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Just Say NAH

Every day James Cross, the founder of Natives Against Heroin (NAH), takes to Facebook and live streams video from the Franklin Hiawatha encampment. The videos usually include a stroll through the camp, his booming voice greeting residents with a hearty, "Boozhoo!", his presence a comfort to the many who walk up to him, interrupting with their questions, needs, concerns and complaints. James and his second in command, Keiji Narakawa, answer the questions patiently, irregardless of the sobriety - or lack thereof - of the questioner.

Natives Against Heroin was the first group to bring services to the camp when it appeared last summer. Then just a scattering of tents, NAH members would come and serve food, provide companionship, and encourage those wrestling with addiction to enter treatment. An ad hoc group, NAH includes ex-addicts and their supporters, many with criminal records. They specialize in street outreach and shutting down drug houses by making them loudly public through events that include Native drumming and the chanting of "Shut It Down". Many members of NAH are imposing in presence, sporting the kind of arm and facial tattoos that advertise a certain brand of toughness. If you didn't know them you might never guess that they are each living proof that a person can turn their life around and follow what they often call the "Red Road": the path of sobriety and service.

Over the past three months James Cross and NAH have become closely identified with the encampment, and in his frequent videos Cross maintains that NAH represents the voice of the people - the homeless residents of the camp, until recently invisible to most. Non-traditional and at times confrontational in approach, NAH can be controversial but the value of their presence at the camp is clear even to their detractors - and can be measured in the number of lives NAH members have saved.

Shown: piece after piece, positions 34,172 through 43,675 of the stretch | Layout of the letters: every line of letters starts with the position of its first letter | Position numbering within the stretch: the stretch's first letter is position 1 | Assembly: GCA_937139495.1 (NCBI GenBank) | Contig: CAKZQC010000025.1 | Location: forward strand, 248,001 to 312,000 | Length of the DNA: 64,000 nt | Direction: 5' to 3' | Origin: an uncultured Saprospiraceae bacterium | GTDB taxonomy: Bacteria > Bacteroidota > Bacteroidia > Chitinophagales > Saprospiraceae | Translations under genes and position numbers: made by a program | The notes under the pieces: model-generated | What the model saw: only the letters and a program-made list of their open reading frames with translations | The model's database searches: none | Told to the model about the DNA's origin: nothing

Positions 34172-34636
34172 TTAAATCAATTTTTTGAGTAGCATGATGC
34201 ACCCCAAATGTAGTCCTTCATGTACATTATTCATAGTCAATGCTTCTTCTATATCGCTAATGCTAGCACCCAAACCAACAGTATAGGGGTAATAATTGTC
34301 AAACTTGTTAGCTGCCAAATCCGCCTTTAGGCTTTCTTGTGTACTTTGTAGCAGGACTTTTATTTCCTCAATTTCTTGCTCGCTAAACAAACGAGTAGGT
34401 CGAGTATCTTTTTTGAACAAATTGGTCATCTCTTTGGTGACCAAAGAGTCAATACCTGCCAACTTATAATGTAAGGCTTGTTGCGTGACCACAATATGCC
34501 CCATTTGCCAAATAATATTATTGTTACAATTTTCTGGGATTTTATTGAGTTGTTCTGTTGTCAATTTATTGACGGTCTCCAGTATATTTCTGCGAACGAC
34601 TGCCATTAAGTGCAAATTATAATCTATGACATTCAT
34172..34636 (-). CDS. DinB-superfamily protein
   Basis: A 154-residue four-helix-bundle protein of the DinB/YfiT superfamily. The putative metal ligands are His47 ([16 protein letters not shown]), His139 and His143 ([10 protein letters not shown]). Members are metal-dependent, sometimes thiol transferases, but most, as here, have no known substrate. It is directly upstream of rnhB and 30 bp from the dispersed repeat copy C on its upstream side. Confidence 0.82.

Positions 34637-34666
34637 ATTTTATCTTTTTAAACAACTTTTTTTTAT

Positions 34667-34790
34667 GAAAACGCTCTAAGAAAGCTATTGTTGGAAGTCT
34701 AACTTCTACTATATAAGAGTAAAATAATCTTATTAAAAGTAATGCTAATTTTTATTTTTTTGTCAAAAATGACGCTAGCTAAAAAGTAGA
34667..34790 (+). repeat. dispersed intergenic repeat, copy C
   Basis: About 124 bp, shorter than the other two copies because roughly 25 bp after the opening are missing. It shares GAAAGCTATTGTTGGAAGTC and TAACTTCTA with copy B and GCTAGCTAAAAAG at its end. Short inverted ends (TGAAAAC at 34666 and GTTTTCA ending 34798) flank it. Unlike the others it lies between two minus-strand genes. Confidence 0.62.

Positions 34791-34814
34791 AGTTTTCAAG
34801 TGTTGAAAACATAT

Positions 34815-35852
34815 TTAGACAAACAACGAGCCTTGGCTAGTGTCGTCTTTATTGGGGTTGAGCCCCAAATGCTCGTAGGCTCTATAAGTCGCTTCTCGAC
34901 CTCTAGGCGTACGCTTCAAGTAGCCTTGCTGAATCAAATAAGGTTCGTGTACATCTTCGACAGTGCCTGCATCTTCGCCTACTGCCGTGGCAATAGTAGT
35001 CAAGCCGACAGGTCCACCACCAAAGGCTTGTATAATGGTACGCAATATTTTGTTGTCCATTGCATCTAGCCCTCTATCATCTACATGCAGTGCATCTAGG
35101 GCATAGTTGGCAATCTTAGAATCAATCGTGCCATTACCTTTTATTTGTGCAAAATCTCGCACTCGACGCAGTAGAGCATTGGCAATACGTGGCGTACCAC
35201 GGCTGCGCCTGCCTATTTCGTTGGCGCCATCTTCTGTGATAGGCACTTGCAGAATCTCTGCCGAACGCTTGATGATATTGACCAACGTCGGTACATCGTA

Trained to administer Narcan* and deliver CPR, NAH members have saved many people from fatal opioid overdoses. When the dangerous "Pink Powder" arrived in the Twin Cities the number of overdoses in the encampment spiked. A fatal mixture of synthetic heroin and Fentanyl, the Pink Powder was cause for alarm. Signs were posted throughout the camp warning of the dangers. Nonetheless NAH members often dealt with multiple overdoses in a single day. Dealing with life or death crisis day in and out is emotionally taxing. Although they claim otherwise the pressure of constant vigilance has got to take it's toll.

Now, as the weeks turn into months and the camp continues to grow, NAH members find themselves acting not only as opioid outreach counselors and emergency medical providers, but also as unofficial security, drivers, supply managers and camp cooks. They pick up trash, de-escalate arguments and drive youth who miss the bus to school. The work can be dreary and the days long and cold; the near constant recent rains threatens to dampen spirits at the camp, as well as clothing, tents, and anything left for a moment unprotected. Cross reads the mood of the camp well. When spirits sag he'll run out and return with 50 pizzas, or enough burgers and buns for a massive curbside cookout.

Cross and Narakawa hope that one day Natives Against Heroin can take their volunteer-driven street outreach to the next level. They hope NAH can become a more formal organization, apply for grants and other support, and formalize their mission and methods. Indeed, Narakawa is currently completing his last year of college at MCTC; aptly enough one of his classes this semester is Grant Writing. They both know that their work at the encampment has thrust NAH into the spotlight - with all the potential - and possible pitfalls - that accompany so much attention.

NAH members continue to staff the camp 24/7 and remain stoic in the face of uncertainty and the growing cold, fueled on coffee, bad jokes, and a belief in their mission to serve all their relations, especially those wrestling with homelessness and addiction. The work is honorable, and never done.

*Narcan is the brand name of naloxone, an opiate antagonist. In the event of an overdose (or possible overdose), Narcan can be administered immediately, and reverses the overdose by blocking the brain's opioid receptors.

James Cross and Keiji Narakawa of Natives Against Heroin.

Mark, Mike and James, of Natives Against Heroin.

Fabian and Keiji of Natives Against Heroin

Posted by Camille

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